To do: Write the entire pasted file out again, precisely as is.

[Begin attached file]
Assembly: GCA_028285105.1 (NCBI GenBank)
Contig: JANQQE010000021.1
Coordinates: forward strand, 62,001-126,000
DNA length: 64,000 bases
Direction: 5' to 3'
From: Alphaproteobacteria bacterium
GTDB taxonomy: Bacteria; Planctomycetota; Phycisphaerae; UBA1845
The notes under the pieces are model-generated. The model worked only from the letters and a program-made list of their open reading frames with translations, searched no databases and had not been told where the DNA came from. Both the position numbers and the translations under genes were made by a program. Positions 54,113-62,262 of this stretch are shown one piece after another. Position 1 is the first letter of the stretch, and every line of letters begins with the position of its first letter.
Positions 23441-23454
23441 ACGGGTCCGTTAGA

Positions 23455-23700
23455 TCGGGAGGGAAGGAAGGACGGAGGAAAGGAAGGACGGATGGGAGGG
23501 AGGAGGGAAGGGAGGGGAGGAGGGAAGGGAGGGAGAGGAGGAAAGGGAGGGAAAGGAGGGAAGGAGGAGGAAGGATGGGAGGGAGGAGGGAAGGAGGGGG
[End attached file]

Assembly: GCA_028285105.1 (NCBI GenBank)
Contig: JANQQE010000021.1
Coordinates: forward strand, 62,001-126,000
DNA length: 64,000 bases
Direction: 5' to 3'
From: Alphaproteobacteria bacterium
GTDB taxonomy: Bacteria; Planctomycetota; Phycisphaerae; UBA1845
The notes under the pieces are model-generated. The model worked only from the letters and a program-made list of their open reading frames with translations, searched no databases and had not been told where the DNA came from. Both the position numbers and the translations under genes were made by a program. Positions 54,113-62,262 of this stretch are shown one piece after another. Position 1 is the first letter of the stretch, and every line of letters begins with the position of its first letter.
Positions 23441-23454
23441 ACGGGTCCGTTAGA

Positions 23455-23700
23455 TCGGGAGGGAAGGAAGGACGGAGGAAAGGAAGGACGGATGGGAGGG
23501 AGGAGGGAAGGGAGGGGAGGAGGGAAGGGAGGGAGAGGAGGAAAGGGAGGGAAAGGAGGGAAGGAGGAGGAAGGATGGGAGGGAGGAGGGAAGGAGGGGG